In this article, we will discuss the Sites of Hemolysis. So, let’s get started.
- Intravascular hemolysis: When RBC are rapidly destroyed within circulation, free hemoglobin is released into the plasma. Free hemoglobin is toxic to cells and the body has evolved a binding mechanism so as to minimise its toxicity. Haptoglobin, an alpha globulin produced by the liver is first to bind free hemoglobin to form haptoglobin-hemoglobin complex which is too large to be excreted by the kidneys, hence, is degraded by the liver (RE cells). Haptoglobin is used for binding to hemoglobin, hence, its levels are reduced in intravascular hemolysis. Once haptoglobins are saturated, free hemoglobin is oxidised to form methaemalbumin which is detected on spectrophotometry of the plasma (Schumm’s test). Methaemalbumin is degraded and free haem formed which binds to a second binding protein called hemopexin to form a complex. When all the protective mechanisms are overloaded, free hemoglobin appear in the urine called hemoglobinuria, a characteristic feature of intravascular hemolysis. When hemolytic process is fulminant as seen in malaria, this gives rise to black urine. In small amounts renal tubular cells absorb the hemoglobin, degrade it and store the iron as hemosiderin. When the renal tubular cells containing hemosiderin are shed off into the urine, hemosiderinuria results which is always indicative of intravascular hemolysis.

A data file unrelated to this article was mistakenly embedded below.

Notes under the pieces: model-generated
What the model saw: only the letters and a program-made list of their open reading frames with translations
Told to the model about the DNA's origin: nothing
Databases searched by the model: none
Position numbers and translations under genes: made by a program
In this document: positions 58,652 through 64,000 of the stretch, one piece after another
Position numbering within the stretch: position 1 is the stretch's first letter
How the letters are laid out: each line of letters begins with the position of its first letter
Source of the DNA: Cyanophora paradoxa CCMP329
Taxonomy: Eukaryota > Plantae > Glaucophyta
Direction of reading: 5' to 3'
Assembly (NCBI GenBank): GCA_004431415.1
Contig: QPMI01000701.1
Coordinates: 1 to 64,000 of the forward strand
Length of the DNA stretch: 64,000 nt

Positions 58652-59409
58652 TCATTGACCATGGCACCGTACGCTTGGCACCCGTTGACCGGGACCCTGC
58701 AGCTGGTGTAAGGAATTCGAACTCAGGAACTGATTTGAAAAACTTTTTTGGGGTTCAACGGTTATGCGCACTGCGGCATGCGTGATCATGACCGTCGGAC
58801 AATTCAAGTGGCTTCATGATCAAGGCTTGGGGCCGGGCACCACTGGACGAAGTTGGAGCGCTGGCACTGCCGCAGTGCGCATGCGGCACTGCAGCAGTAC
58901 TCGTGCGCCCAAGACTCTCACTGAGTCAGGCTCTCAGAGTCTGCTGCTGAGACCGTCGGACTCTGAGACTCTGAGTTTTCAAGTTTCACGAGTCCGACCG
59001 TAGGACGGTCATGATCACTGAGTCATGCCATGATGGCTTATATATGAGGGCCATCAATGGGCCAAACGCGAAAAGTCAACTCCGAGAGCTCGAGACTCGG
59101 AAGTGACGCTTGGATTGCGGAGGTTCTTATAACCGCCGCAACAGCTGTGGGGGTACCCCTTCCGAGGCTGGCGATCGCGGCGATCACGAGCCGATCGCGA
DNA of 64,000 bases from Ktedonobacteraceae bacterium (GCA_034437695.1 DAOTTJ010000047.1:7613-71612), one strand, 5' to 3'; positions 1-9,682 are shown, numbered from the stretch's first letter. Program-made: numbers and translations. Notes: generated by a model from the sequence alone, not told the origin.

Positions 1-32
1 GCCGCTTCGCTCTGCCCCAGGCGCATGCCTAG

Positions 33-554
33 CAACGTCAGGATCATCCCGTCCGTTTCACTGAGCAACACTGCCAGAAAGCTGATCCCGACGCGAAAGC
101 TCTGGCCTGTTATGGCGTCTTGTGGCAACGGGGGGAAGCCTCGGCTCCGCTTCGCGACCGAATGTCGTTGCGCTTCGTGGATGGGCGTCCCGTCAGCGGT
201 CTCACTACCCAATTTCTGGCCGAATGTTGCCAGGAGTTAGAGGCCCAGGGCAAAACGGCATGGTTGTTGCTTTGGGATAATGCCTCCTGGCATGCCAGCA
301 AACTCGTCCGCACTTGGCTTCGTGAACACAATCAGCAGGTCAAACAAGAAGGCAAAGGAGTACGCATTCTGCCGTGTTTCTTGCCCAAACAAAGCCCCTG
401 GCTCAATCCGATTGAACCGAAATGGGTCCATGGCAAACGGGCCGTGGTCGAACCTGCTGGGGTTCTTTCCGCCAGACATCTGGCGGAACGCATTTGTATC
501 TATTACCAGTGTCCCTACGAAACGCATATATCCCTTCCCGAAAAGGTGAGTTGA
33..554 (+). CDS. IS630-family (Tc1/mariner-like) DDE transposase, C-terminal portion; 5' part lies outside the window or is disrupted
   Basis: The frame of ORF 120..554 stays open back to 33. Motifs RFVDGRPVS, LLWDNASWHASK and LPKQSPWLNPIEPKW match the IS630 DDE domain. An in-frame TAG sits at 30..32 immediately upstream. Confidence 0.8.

- Extravascular hemolysis: In most hemolytic conditions, red cells destruction is extravascular and little or no depletion of haptoglobin occurs- a differentiating feature from intravascular hemolysis. The red cells are removed from the circulation by macrophages in RE system of liver and spleen There is no hemosiderinuria.